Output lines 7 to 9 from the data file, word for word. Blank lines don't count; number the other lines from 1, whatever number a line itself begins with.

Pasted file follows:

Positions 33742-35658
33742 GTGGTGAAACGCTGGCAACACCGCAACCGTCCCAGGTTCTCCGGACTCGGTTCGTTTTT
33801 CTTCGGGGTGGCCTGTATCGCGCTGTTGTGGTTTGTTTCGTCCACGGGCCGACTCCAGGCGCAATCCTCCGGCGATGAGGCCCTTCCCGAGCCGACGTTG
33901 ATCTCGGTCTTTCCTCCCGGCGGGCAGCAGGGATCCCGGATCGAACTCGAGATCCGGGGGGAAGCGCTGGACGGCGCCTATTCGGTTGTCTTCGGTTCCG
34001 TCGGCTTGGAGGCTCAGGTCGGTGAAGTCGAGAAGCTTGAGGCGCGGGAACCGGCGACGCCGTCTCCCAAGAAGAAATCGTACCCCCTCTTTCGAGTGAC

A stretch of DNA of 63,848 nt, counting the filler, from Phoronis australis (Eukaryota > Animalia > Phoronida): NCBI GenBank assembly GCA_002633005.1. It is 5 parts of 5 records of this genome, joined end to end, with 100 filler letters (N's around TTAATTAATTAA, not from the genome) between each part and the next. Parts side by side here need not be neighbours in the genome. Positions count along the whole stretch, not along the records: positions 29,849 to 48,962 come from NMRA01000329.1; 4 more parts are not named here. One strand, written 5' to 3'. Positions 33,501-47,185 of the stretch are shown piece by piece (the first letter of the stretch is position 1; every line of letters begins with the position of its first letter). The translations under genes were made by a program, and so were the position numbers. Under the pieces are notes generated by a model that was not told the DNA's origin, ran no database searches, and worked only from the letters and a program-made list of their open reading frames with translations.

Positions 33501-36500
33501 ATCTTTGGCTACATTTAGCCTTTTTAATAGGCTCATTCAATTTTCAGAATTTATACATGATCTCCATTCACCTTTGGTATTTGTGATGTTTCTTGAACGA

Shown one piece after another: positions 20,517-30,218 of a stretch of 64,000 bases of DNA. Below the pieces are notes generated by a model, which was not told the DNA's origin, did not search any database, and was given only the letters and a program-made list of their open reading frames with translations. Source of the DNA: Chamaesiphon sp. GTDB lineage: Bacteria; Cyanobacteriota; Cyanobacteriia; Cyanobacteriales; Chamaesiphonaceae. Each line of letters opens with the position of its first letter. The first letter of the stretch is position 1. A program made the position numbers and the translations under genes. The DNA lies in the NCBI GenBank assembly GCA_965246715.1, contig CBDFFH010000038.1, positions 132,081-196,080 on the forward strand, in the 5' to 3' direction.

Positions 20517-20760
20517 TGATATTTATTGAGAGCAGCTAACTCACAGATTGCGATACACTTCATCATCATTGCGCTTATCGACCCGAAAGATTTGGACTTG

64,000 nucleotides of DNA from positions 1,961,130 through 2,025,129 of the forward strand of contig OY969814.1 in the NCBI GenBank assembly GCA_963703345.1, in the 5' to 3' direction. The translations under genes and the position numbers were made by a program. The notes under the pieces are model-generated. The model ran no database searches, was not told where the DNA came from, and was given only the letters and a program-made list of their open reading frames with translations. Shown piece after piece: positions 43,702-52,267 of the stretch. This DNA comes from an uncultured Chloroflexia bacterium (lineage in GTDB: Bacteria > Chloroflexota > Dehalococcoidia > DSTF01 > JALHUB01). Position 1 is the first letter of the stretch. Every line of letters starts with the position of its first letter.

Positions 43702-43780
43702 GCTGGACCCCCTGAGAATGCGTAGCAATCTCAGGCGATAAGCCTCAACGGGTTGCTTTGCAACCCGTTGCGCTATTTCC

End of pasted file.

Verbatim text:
Positions 33501-36500
33501 ATCTTTGGCTACATTTAGCCTTTTTAATAGGCTCATTCAATTTTCAGAATTTATACATGATCTCCATTCACCTTTGGTATTTGTGATGTTTCTTGAACGA

Shown one piece after another: positions 20,517-30,218 of a stretch of 64,000 bases of DNA. Below the pieces are notes generated by a model, which was not told the DNA's origin, did not search any database, and was given only the letters and a program-made list of their open reading frames with translations. Source of the DNA: Chamaesiphon sp. GTDB lineage: Bacteria; Cyanobacteriota; Cyanobacteriia; Cyanobacteriales; Chamaesiphonaceae. Each line of letters opens with the position of its first letter. The first letter of the stretch is position 1. A program made the position numbers and the translations under genes. The DNA lies in the NCBI GenBank assembly GCA_965246715.1, contig CBDFFH010000038.1, positions 132,081-196,080 on the forward strand, in the 5' to 3' direction.